LARGO — With an undisclosed amount of money in his shirt, Kevin James Algood emerged from the BB&T Bank on Walsingham Road just before 12:30 p.m. Friday.
There had been five other bank robberies in Tampa as well as Hillsborough and Pasco counties, Largo police Lt. Mike Loux said, and Algood was suspected in all of them.
Police said he thought he was about to get away with a sixth.
What Algood didn't know was that Tampa police officers had followed him from his north Tampa home, called 911 and stationed themselves outside the BB&T.
"Police!" the uniformed officers shouted, guns drawn.
Algood, 32, ran. An officer who predicted that very scenario and was positioned in another area outside the bank took him down and handcuffed him.
As they waited for Largo police to arrive, Algood asked the Tampa authorities a question:
"How did you guys get here so fast?"
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It's not everyday, Tampa police spokeswoman Andrea Davis said, that bank robbers are caught in the act.
"To catch a bank robbery suspect and to catch him in progress is rare," she said. "Everything was aligned on Friday for this guy to be caught."
Tampa police released surveillance video of a robbery last Tuesday afternoon at a Bank of America on Amberly Drive in Tampa Palms.
In the video, available on YouTube, a white man wearing a blue University of Florida hat, black long-sleeved shirt and jeans approaches a teller.
The man, who appears to be in his early 30s, about 5-feet-11 and 170 pounds, hands the teller a handwritten note. She returns a short time later with money. The man flees.
The video led to a Crimestoppers tip. The man in the footage resembled someone the tipster knew. That wasn't enough to make an arrest, so Tampa police detectives and FBI agents began trailing Algood.
"At one point," Davis said, "they said, 'This isn't the guy.' He went past several banks and didn't stop." All of that changed when Algood arrived at 14141 Walsingham Road, the address for the Largo BB&T.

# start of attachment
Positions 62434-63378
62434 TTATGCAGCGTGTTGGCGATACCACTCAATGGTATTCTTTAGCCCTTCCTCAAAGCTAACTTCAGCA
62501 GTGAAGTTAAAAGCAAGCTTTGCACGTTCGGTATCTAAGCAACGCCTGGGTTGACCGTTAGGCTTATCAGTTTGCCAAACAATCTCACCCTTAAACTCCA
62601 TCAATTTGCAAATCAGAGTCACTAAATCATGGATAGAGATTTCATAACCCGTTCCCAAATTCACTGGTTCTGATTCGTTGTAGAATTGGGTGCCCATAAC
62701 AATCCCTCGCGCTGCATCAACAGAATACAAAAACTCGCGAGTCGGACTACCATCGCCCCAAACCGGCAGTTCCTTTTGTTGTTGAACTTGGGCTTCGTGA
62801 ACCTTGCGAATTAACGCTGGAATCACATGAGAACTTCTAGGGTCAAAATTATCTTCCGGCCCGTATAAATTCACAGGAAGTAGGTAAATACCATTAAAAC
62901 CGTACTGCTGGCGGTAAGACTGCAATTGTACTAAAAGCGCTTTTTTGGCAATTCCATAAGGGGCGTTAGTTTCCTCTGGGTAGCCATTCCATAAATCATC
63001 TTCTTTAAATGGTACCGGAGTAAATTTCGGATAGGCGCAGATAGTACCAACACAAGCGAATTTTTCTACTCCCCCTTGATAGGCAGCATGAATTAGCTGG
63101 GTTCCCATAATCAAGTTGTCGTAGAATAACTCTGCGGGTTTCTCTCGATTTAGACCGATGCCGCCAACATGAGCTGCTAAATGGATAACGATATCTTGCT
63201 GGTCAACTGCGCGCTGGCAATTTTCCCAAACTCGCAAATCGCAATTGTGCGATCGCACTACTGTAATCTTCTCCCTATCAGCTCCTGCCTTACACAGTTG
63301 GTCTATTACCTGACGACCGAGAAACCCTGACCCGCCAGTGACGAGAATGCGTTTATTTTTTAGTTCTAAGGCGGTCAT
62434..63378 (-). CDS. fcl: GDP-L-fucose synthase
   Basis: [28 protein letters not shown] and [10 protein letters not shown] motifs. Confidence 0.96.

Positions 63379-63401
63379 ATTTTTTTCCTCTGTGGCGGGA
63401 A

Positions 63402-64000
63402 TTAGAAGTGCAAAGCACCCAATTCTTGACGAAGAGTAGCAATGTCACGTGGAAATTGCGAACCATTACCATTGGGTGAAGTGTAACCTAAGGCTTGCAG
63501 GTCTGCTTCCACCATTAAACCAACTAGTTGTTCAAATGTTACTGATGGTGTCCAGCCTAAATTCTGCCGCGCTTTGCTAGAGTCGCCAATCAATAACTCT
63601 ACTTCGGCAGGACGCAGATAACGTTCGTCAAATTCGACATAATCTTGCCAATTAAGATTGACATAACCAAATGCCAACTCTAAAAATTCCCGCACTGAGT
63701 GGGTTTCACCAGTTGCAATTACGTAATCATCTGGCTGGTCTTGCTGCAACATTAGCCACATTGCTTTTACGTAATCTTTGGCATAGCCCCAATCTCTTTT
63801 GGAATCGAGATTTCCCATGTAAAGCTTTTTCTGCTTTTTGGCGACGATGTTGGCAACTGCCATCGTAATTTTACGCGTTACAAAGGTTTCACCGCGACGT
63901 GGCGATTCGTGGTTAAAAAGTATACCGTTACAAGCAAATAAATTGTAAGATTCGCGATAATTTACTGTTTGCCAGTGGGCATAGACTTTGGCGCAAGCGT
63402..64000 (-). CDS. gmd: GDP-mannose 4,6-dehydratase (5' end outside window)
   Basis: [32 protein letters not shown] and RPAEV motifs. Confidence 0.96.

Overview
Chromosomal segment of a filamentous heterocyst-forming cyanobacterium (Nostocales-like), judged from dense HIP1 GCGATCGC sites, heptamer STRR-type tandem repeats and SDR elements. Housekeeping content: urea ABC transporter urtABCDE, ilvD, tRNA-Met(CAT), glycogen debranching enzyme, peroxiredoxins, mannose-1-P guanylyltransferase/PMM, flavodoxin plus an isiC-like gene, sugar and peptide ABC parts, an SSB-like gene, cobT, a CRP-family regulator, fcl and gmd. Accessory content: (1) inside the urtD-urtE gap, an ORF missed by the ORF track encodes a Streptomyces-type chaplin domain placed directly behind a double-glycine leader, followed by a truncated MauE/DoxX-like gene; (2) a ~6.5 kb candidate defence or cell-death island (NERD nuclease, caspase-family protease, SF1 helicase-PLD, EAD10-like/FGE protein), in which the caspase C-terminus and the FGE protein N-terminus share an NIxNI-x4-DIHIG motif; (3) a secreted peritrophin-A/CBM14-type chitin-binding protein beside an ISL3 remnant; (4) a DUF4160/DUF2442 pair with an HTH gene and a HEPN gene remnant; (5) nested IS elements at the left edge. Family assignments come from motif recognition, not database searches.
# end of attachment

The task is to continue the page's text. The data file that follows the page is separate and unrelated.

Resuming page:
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Sometime around 12:20 p.m., a bank alarm sounded. Algood ran outside with money in his shirt and some in his hands, Davis said.
After a Tampa officer tackled him, authorities found a handwritten note — just like the one used in the Tampa Palms robbery.
Algood said his name was Brian. Fingerprints revealed his true identity. Algood is no stranger to law enforcement. His criminal record begins in August 1995, just a month shy of his 18th birthday. It spans 16 pages. The arrests are largely the same. Burglary. Larceny. Petit Theft.
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Friday, Algood asked law enforcement officials how they found him. He got no reply.
"Oh, the city of Tampa," he told the nonresponsive officers. "You guys must have been following me for a long time."
Investigations in Hillsborough and Pasco counties remain open.
"We have some robberies with similar suspect descriptions that we're looking at, but we have not filed any charges at this point," Hillsborough County Sheriff's Office spokeswoman Debbie Carter said. "It's still an active investigation."
Pasco County Sheriff's Office spokesman Kevin Doll said his agency had "not completed photo packs for our witnesses, so we are not commenting at this time." Algood was taken to the Pinellas County Jail, where he remained Tuesday in lieu of $100,000 bail.
"Old school police work," Tampa's Davis said. "It still works."
Times researcher Carolyn Edds contributed to this report. Rodney Thrash can be reached at email@example.com or (727) 445-4167.